Zombies to star at Cannes Film Festival, but no Netflix or Tarantino

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Bill Murray fighting off zombies and an Elton John biopic tracking the singer’s early days will be among the highlights at this year’s Cannes Film Festival, though Quentin Tarantino’s hotly-anticipated latest outing looked set to miss out.

Unveiling the line-up for the 72nd edition of the cinema showcase, festival director Thierry Fremaux described the selection as a “romantic and political” mix highlighting a colorful array of characters, from the walking dead to painters and migrants.

One major name not to make the list, however, was Tarantino, whose “Once Upon A Time In Hollywood” was hotly tipped to make it to the festival, held in May on the French Riviera.

The movie, starring Brad Pitt, Leonardo DiCaprio, and Margot Robbie, was still in post-production, organizers said.

“Quentin Tarantino’s film is not ready... but he is sprinting” to finish it, Fremaux told a news conference, adding there was a slim chance it could yet make the line-up.

“I wish him luck, I wish him to be ready, I wish above all that he will make a beautiful film, what I’ve seen of it so far is magnificent,” Fremaux said.

The May 14-25 festival will kick off with US director Jim Jarmusch’s latest film, “The Dead Don’t Die.”

One of the 19 contenders for the Palme d’Or top prize, the tale of a small town under siege from zombies boasts a star-studded cast including Murray, Tilda Swinton, Iggy Pop, Danny Glover, and Selena Gomez.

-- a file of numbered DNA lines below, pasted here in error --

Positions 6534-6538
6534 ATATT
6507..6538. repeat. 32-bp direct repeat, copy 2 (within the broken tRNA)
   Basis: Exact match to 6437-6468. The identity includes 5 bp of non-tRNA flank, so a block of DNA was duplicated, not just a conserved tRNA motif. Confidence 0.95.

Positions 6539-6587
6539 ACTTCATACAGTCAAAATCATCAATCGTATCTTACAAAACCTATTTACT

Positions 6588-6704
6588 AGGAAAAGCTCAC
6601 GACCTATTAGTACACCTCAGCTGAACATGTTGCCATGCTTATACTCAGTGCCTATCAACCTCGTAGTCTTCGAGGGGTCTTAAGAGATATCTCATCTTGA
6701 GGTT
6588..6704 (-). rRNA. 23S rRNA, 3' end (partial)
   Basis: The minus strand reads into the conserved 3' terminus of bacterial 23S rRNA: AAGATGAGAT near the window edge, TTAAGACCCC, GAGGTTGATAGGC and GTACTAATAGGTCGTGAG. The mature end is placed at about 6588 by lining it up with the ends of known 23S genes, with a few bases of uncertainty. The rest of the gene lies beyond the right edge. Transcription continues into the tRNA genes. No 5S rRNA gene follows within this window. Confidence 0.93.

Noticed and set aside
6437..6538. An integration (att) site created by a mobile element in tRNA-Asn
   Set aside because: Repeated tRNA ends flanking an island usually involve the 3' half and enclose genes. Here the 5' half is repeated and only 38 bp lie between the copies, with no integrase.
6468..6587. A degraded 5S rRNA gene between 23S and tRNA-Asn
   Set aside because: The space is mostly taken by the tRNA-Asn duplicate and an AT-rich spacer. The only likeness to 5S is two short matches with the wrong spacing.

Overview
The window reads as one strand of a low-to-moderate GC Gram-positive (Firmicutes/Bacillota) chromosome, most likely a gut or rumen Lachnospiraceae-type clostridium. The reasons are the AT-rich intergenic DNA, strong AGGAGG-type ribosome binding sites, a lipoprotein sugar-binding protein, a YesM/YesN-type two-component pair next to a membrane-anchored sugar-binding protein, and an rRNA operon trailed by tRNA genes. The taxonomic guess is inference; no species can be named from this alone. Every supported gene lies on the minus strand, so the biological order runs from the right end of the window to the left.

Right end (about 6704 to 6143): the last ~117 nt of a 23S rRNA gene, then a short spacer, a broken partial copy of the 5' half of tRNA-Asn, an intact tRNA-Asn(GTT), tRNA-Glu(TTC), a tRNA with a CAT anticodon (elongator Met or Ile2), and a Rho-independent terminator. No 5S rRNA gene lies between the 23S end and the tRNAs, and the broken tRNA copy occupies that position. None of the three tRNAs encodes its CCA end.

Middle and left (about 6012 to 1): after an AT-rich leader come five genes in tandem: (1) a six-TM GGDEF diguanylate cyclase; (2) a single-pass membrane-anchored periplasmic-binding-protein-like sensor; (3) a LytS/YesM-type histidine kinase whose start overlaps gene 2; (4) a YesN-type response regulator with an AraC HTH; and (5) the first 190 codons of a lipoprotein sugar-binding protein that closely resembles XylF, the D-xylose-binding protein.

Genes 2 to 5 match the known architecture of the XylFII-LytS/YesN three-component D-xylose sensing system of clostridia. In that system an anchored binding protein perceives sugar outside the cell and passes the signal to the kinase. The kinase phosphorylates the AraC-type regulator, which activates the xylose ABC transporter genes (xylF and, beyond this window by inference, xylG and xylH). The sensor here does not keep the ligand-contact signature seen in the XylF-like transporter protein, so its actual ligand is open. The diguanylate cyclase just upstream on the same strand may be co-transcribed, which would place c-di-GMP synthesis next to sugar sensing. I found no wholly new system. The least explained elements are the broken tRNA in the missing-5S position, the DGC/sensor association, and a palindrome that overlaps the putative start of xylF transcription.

Spanish director Pedro Almodovar - who presided over the jury at Cannes two years ago, a spot handed this year to Mexico’s Alejandro Gonzalez Inarritu - will also be in contention for the top award with “Pain and Glory.”

The movie, which reunites actors Penelope Cruz and Antonio Banderas, tracks the travails of a filmmaker.

Britain’s Ken Loach, 82, who won the Palme D’Or in 2016 with “I, Daniel Blake,” returns with “Sorry We Missed You.”

Terrence Malick will also enter the competition with “A Hidden Life,” set against the backdrop of World War Two.

Newcomers in contention include France’s Justine Triet with “Sibyl” and Senegalese-French director Mati Diop’s “Atlantique.”

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